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Ceramic style and the Late Woodland period (1000–400 B.P.) sachemships of Cape Cod, Massachusetts

Frederick James Dunford, University of Massachusetts Amherst


Ethnohistoric accounts and Plymouth Colony court records support the idea that territorially, socially and politically distinct communities existed along the shoreline of Cape Cod during the seventeenth-century. The archaeological record of Cape Cod, Massachusetts supports the concept of the development of conditionally sedentary, territorial communities at the major estuaries after 2000 B.P. Following Bragdon (1996) I suggest that a sachemship was an “on-going and organic social grouping” created both by the agency of households and the strategies of sachems. Because a sachemship consisted of both the sachem's kin and others who actively supported his political ambition, I argue that the relationship between households and sachems was permeated with the expectations and obligations of kinship. Following Blanton (1995) I propose that within each sachemship households acted to achieve and maintain social status by actively emulating the household practices of a sachem and members of his lineage (related households). In effect, emulation was an active strategy of affiliation. The emulation of household practices would have included forming, shaping and decorating ceramic vessels in a manner consistent with the women of the sachem's household and lineage. Therefore, I expect that there should be strong concordance of ceramic style within each sachemship, and considerable variability between sachemships. In this manner then, the creation of ceramic style within the Late Woodland sachemships of Cape Cod was exceptionally localized and historically contingent. To evaluate this proposal I compared the decorative attributes of 161 Late Woodland vessel lots from two historically recorded sachemships on the outer Cape. The results indicate that two kinds of shell-tempered vessels were created in the sachemships of the Cape during the Late Woodland period. Simply decorated and cord-marked vessels were produced for daily household use. In addition, carefully made, elaborately decorated vessels were made for use in the public feasts that deepened the attachment of households and sachems. The latter category of ceramic vessels provides the greatest possibility for examining ceramic design variability as it pertains to the creation of social identity.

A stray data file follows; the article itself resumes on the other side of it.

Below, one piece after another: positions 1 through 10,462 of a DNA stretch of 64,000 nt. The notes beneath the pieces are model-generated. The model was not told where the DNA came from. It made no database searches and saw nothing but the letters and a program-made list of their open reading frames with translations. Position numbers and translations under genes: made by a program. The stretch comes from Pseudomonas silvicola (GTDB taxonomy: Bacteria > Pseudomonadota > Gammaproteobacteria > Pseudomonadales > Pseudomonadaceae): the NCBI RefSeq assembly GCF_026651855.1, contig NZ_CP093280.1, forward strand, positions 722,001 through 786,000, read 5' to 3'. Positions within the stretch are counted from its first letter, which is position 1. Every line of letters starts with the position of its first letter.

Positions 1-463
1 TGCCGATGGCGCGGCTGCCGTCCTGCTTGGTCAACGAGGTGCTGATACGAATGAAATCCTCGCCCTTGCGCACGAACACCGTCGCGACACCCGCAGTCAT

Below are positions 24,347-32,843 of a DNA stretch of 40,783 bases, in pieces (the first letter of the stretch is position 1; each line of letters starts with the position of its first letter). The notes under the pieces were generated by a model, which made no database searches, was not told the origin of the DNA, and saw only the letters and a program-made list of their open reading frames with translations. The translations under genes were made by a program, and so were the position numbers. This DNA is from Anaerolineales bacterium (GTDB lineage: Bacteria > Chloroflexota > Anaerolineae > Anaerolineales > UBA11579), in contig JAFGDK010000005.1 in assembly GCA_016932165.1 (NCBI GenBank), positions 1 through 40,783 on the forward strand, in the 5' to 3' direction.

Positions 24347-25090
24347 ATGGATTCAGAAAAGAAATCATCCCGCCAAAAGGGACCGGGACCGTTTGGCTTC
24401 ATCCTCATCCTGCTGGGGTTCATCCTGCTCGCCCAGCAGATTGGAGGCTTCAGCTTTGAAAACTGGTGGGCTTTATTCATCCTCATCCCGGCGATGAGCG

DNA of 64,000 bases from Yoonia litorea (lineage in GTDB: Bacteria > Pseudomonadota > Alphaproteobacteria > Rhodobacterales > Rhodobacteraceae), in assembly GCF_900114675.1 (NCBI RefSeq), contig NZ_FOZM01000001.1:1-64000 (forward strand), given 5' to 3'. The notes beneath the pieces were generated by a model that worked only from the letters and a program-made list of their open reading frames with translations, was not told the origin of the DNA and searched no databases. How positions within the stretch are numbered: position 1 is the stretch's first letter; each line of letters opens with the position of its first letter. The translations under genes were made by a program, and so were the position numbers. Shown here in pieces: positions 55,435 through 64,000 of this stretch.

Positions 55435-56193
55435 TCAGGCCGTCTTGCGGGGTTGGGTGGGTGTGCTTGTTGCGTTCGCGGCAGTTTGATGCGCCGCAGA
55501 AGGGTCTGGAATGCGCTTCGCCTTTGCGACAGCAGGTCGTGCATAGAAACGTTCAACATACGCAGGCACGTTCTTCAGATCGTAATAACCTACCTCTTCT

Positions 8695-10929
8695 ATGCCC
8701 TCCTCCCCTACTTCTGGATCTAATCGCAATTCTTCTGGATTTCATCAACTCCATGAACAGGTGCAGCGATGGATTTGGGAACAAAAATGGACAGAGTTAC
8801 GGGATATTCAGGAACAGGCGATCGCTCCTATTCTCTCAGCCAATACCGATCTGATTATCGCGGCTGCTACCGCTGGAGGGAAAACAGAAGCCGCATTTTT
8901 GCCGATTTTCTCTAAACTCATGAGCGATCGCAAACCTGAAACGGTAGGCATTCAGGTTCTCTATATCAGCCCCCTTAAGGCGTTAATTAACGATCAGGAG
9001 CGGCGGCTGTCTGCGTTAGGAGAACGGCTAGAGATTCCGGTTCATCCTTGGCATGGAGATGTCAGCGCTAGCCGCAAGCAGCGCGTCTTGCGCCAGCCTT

Subject Area


Recommended Citation

Dunford, Frederick James, "Ceramic style and the Late Woodland period (1000–400 B.P.) sachemships of Cape Cod, Massachusetts" (2001). Doctoral Dissertations Available from Proquest. AAI3027194.